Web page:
By: Steve Smith
Earlier this week, we discussed how artificially low interest rates were helping to suppress volatility which in turn was elevating valuations. Today’s investing advice will look at another form of potential market distortion – buybacks.
Common criticism of buybacks cites these reasons:
- It’s a poor allocation of capital that could and should be better spent on building the business through spending on research, equipment or strategic acquisitions.
- It reduces share count thereby artificially increased the price-to earnings multiple, the denominator in P/E earnings per share shrinks.
On the surface, this practice may seem like nothing more than some unproductive, sleight of hand accounting where no one gets hurt. But buybacks actually do have a significant downside; the repurchased stock is dead and the cash is in the hands of the seller. Where once there was a liquid stock and cash, there is now just cash. So, half the previously existing economic value has been eliminated, and the outstanding share count has gone down.
If the company has extra cash, it should returned to shareholders in the form of dividends. Or heaven forbid, raise workers wages, which ultimately can make the company more productive and profitable.
By some calculations, U.S. firms have spent roughly $4 trillion on buybacks from 2009 through 2012, making corporations the biggest single source of demand for U.S. shares.
And the pace isn’t slowing down. In fact, it’s accelerating. 2017 saw $720 billion in buybacks, and 2018 has already registered $171 billion, putting it on pace to cross $1 trillion for the year.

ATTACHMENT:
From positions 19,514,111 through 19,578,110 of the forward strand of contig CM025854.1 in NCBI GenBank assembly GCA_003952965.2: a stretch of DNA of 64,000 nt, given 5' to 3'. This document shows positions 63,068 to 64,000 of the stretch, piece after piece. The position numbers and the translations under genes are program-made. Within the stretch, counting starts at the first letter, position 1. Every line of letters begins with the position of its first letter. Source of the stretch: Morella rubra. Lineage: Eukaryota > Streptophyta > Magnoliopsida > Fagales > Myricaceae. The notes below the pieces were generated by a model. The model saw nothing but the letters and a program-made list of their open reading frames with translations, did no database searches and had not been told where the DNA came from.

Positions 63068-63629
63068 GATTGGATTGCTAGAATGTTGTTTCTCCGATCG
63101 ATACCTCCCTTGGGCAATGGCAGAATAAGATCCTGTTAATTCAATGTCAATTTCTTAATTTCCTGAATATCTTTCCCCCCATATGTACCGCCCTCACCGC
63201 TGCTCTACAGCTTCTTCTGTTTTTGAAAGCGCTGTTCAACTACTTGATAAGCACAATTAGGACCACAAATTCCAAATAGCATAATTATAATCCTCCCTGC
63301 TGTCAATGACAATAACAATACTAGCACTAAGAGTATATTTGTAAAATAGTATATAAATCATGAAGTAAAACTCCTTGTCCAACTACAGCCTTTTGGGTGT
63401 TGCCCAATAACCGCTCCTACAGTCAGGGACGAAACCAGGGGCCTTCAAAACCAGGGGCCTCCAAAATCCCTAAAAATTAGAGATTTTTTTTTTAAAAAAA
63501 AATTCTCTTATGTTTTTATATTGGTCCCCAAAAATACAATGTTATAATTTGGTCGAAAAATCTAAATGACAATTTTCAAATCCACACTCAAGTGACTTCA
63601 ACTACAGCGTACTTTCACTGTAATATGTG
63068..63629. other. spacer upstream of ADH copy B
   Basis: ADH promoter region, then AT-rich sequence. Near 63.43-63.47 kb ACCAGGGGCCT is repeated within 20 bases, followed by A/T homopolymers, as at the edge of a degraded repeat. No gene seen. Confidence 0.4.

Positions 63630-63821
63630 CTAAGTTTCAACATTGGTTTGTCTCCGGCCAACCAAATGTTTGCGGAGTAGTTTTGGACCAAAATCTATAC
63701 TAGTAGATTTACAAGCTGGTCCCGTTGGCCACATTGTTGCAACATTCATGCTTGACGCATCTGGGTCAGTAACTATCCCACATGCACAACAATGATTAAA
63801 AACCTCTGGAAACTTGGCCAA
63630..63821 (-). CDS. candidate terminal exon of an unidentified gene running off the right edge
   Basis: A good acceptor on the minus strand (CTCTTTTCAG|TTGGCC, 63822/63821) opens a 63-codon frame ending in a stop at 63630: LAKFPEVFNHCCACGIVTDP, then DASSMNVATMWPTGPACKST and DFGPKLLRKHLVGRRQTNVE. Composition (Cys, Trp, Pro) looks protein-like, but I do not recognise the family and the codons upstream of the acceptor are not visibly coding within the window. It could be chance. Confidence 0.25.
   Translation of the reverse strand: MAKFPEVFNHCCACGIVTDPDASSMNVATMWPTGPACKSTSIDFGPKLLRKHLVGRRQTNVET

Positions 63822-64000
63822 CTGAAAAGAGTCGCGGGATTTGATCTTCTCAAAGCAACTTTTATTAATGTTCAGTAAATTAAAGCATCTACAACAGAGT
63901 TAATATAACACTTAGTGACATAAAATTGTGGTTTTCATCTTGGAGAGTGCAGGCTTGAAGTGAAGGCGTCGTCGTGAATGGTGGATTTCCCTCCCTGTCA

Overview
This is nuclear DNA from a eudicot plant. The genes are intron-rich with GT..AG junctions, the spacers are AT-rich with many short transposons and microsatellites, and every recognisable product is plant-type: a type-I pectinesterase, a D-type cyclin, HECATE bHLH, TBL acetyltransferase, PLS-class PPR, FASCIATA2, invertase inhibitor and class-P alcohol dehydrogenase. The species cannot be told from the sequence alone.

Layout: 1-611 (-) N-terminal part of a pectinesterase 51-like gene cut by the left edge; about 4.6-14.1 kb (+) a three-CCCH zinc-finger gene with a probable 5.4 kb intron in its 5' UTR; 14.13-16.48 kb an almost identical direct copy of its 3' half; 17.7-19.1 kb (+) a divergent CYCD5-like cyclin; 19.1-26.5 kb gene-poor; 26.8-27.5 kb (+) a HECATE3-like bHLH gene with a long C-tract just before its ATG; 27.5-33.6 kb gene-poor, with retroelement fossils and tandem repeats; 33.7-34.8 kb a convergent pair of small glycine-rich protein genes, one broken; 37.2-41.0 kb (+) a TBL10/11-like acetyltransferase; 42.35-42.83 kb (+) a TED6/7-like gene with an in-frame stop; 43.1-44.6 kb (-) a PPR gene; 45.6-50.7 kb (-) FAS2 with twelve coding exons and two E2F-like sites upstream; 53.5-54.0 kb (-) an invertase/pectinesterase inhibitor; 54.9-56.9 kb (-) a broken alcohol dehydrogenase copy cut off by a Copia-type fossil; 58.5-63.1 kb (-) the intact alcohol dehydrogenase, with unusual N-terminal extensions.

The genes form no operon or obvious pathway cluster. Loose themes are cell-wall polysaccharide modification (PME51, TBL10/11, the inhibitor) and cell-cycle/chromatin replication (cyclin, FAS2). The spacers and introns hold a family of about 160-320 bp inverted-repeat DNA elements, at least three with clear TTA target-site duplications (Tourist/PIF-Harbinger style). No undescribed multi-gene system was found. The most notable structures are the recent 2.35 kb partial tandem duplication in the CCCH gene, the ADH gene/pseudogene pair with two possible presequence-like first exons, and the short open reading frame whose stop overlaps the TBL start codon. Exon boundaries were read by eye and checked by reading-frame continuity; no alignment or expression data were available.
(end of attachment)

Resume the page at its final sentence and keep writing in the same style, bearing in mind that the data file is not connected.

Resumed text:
According to Artemis Capital, buybacks have accounted for 40% of the total earnings-per-share growth since 2009, and an astounding 72% of the earnings growth since 2012.
Buybacks have been essential fuel for the low-volatility regime, enabling steady equity appreciation and in turn, the rules-based strategies pegged to that tranquility. Now, as volatility returns to equity markets, buybacks will likely prove key to understanding and anticipating the threat of a high-volatility crash. That’s why we’ve focused on this phenomenon for today’s investing advice.
In Artemis’ report Alchemy of Risk, they make the connection between buybacks and the suppression of volatility, noting that “not surprisingly, the recent “VIX tantrum” corresponded to the tail end of the buyback blackout period. The SEC forbids buybacks during quarterly reporting to control insider trading.”
Since 2009, the largest equity drawdowns — August 2015, January to February 2016, and two weeks ago — all occurred in or right after the share buyback blackout period. Even less surprising, corporations stepped in after February 5, 2018, bought the dip, and suppressed volatility.
What could bring a change to relentless bid that buybacks supply? Once again, it would be seemed tied to interest rates. The cheap money, in which some companies actually issue debt to buy back shares has provided cover for this financial gamesmanship. The longer the “valuation illusion” is sustained, the more costly it will prove when rising interest rates force reality. In this environment, the best investing advice is to tread cautiously; the market can only defy gravity for so long before coming back to Earth.